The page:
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Magazines > Information Today > May 2004
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Information Today

Vol. 21 No. 5 — May 2004

On the Road
Where in the World
By Nancy Garman

Fall 2004 offers lots of conference choices for info pros and librarians. Or if you fancy Paris in June, you can attend a conference there too. One size doesn't fit all, so here's the scoop about what's on the calendar. You can consider what fits your interests and budget and decide whether to travel to Paris; London; Monterey, Calif.; or Washington, D.C.

Information Architecture

If you're a Francophile or have a major interest in Web design and usability, consider attending Information Architecture (featuring Peter Morville) June 8—9 in Paris. This event is an intensive 2-day seminar on creating and managing usable, shared, and structured information environments or Web sites. Information Architecture is held in conjunction with i-expo, a French event that's geared to information professionals and librarians. It features a large exhibit hall filled with European vendors and products.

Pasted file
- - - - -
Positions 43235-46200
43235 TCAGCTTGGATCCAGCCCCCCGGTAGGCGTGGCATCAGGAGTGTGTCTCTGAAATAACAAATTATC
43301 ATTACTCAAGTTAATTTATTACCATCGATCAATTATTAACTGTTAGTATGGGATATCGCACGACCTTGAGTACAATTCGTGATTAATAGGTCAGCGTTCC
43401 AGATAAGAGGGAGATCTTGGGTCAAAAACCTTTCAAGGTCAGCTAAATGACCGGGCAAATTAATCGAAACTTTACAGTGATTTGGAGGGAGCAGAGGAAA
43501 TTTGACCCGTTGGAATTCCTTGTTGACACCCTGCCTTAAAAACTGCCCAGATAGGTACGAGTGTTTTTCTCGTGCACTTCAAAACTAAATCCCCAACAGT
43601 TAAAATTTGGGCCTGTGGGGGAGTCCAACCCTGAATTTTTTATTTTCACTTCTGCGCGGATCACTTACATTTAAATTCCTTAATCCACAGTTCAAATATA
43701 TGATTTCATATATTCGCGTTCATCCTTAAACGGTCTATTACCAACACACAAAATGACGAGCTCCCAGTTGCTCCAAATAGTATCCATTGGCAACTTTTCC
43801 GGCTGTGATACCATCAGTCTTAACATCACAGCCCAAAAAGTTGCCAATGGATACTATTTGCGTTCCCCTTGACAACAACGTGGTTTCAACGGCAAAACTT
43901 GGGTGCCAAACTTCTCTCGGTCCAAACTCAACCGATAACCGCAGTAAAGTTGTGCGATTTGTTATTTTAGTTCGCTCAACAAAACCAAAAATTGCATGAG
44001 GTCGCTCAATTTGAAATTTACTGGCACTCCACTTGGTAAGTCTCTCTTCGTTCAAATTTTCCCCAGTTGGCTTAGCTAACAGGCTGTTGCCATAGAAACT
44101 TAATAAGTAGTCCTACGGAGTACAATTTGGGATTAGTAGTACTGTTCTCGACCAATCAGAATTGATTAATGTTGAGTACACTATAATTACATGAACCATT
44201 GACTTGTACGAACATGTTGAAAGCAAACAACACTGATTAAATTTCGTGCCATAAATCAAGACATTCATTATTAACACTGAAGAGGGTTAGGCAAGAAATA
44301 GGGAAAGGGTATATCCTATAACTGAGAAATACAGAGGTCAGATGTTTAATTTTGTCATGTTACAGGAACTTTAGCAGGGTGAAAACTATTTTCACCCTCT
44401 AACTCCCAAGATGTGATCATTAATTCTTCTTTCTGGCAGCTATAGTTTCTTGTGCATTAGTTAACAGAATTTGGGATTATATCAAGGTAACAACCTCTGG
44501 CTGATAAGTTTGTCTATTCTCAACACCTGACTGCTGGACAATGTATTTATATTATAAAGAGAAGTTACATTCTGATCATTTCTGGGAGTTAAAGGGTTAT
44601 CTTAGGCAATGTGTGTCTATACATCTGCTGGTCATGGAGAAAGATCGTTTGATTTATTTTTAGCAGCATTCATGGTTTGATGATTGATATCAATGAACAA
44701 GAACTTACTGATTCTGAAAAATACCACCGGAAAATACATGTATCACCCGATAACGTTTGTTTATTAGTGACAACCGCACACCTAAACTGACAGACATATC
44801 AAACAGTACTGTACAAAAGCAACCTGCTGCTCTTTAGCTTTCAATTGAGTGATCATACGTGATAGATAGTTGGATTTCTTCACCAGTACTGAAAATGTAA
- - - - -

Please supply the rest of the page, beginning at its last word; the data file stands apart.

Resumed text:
Internet Librarian International

If you miss Information Architecture, you can still get your international fix by attending the 6th Internet Librarian International, which will be held Oct. 11—12 in London. Last year, this conference was held in Birmingham, U.K., and attracted several hundred international info pros and librarians. This year, we're anticipating packed conference rooms.

Although planning is just getting underway, we've already booked the Iraq National Library's newly appointed director general to deliver the opening keynote on international reconstruction efforts in his country. Danny Sullivan from SearchEngineWatch.com will be the second keynote speaker. Keeping with the theme "Access, Architecture & Action: Strategies for the New Digital World," we have plans for a special forum on open access, plus tracks on Web search skills, enterprise content management, digital libraries and resources, and electronic content issues. The call-for-speakers deadline has passed, but the form is still on the Web if you have a suggestion
(http://www.internet-librarian.com).

From Search to Research